UNRECOGNISED STRUGGLES, SKILLS AND CONTRIBUTIONS
The wealth of experience and life skills people in poverty possess is not recognised enough. Too often, public discourse undervalues the contribution that people in poverty make to society and to their communities while facing the daily impact of poverty.
In the field we asked people how the dimensions of poverty they had identified connected and related to one another. The overall view was that the dimensions of financial insecurity and disempowering structures where the initial drivers of poverty and their effects rippled outwards into the other dimensions before returning as the different dimensions compounded and reinforced each other.
At an international level, co-researchers from each of the national teams compared and contrasted each country’s dimensions and then proposed an integrated model which you can see here. It is discussed in detail in the international report “the hidden dimensions of poverty”.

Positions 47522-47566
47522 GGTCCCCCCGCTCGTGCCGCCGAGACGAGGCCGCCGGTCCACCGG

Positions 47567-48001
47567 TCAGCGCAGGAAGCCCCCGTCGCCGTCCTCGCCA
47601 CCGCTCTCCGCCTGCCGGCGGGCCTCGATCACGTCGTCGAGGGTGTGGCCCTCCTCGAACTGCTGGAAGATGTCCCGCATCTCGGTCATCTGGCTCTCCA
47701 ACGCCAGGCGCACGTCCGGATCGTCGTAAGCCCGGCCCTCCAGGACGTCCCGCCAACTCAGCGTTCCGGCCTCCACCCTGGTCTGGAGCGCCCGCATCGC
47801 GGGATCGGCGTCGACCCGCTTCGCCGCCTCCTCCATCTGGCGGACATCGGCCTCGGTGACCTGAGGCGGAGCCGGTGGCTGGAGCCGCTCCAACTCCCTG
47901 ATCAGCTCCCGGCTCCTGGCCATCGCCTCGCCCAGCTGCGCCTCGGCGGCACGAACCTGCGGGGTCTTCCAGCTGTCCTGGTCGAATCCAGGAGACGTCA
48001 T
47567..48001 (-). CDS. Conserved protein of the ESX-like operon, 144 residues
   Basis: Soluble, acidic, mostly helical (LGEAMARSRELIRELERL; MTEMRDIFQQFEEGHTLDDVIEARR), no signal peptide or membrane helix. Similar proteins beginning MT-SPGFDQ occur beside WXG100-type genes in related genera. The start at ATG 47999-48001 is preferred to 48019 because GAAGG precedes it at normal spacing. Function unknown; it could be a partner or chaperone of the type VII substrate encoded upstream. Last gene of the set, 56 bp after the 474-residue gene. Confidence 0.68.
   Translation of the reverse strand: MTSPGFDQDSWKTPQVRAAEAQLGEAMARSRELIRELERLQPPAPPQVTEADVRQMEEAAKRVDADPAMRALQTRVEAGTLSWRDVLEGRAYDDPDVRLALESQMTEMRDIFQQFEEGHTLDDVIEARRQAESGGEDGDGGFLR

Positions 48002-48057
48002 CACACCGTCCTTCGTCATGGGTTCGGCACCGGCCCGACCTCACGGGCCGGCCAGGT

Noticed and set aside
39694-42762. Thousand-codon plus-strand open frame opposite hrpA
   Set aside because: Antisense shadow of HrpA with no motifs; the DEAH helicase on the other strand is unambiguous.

Very quickly, it shows nine dimensions:
Three covering the main privations of poverty
Three describing relationships between people in poverty and the rest of society
And three capturing the core existential experience of poverty
It also shows five modifying factors that influence these dimensions in different contexts
One of the things our research really highlights is the emphasis and central importance that people with direct experience of poverty place on the psychological and social impact of poverty.
With this in mind, I would like to share a few things we are learning about how the COVID-19 crisis is affecting people, in particular how the lock-down and other measures have revealed and exacerbated the digital divide. Over the past months we have been talking to people through our lived experience networks in Scotland and England about this issue.